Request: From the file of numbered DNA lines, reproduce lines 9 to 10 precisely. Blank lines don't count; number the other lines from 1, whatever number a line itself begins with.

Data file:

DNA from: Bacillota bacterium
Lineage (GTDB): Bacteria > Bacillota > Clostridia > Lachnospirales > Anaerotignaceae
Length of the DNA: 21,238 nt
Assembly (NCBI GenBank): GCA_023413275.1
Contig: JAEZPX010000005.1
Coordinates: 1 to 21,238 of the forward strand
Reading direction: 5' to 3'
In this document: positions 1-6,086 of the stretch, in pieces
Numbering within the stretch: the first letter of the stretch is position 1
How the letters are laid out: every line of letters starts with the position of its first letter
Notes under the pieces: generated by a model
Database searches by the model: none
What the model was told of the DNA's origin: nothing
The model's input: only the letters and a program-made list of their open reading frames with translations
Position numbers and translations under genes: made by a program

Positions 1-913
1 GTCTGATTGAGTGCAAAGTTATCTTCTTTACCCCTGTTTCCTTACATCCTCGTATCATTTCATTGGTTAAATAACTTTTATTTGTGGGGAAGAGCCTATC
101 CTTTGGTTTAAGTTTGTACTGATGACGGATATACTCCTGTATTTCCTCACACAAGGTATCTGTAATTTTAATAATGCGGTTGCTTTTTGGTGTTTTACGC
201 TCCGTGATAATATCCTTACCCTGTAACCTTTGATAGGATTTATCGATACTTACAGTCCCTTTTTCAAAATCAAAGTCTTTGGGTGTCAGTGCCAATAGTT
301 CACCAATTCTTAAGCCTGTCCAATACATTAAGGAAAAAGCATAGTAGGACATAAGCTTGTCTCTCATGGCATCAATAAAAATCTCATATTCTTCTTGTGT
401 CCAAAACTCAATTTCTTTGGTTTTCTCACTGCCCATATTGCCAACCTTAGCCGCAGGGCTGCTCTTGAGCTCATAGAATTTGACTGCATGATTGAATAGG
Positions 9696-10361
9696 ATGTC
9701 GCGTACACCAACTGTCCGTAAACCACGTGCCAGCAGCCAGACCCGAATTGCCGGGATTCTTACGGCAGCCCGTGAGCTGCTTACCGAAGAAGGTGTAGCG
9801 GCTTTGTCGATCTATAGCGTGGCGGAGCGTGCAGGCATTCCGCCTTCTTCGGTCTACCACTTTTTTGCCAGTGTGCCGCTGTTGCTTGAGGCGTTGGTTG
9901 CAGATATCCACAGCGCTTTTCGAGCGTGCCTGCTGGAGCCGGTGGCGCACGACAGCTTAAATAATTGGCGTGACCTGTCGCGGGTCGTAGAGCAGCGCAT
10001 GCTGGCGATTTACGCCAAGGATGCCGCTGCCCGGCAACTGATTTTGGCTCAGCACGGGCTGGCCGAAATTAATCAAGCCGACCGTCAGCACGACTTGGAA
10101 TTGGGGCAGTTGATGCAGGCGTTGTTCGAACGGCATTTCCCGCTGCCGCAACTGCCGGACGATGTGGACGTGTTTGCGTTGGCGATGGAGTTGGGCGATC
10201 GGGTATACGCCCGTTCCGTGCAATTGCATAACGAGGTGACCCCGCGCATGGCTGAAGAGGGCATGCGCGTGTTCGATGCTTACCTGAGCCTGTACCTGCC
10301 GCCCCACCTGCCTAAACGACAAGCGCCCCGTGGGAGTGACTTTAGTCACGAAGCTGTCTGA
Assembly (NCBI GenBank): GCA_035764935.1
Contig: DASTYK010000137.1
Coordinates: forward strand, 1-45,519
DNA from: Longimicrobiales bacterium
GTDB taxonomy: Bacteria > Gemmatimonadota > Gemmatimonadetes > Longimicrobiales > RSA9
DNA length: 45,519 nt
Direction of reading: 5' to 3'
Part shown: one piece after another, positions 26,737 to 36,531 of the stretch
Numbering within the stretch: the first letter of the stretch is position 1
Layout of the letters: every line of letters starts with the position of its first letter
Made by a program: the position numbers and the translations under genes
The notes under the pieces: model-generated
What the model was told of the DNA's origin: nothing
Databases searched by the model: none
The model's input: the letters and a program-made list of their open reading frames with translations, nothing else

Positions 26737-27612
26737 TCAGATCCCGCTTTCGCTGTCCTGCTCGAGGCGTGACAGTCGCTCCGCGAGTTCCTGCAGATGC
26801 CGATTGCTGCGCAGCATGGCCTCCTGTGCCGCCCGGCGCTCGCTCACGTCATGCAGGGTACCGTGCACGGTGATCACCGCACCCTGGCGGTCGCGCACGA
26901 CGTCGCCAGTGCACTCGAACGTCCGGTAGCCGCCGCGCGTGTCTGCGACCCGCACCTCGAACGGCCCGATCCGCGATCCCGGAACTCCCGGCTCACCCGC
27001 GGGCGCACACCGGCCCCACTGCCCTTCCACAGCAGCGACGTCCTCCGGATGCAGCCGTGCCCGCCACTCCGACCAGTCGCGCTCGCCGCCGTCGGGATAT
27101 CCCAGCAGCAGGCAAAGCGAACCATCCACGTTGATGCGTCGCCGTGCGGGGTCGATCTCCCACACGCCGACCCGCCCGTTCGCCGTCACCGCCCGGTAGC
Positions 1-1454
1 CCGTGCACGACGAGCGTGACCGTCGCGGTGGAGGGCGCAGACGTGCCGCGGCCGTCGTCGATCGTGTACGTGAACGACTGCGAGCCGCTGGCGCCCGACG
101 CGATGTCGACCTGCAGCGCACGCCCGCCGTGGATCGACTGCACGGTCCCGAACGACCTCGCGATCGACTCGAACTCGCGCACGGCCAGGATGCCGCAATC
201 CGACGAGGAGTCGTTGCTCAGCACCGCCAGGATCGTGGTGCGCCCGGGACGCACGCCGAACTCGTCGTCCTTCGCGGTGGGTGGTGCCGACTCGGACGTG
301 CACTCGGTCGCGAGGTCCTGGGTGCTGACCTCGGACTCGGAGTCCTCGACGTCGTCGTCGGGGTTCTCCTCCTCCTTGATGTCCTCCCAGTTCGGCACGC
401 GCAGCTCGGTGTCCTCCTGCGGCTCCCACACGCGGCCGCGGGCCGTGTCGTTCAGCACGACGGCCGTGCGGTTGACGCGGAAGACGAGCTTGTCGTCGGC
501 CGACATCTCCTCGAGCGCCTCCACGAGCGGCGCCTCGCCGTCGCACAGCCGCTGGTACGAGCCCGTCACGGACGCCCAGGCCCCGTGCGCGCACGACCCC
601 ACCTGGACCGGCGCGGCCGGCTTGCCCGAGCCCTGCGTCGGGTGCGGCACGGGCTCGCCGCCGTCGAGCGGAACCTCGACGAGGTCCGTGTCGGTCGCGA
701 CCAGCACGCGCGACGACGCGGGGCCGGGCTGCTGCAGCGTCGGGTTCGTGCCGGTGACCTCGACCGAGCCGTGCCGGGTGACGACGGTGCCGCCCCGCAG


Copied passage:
Numbering within the stretch: the first letter of the stretch is position 1
How the letters are laid out: every line of letters starts with the position of its first letter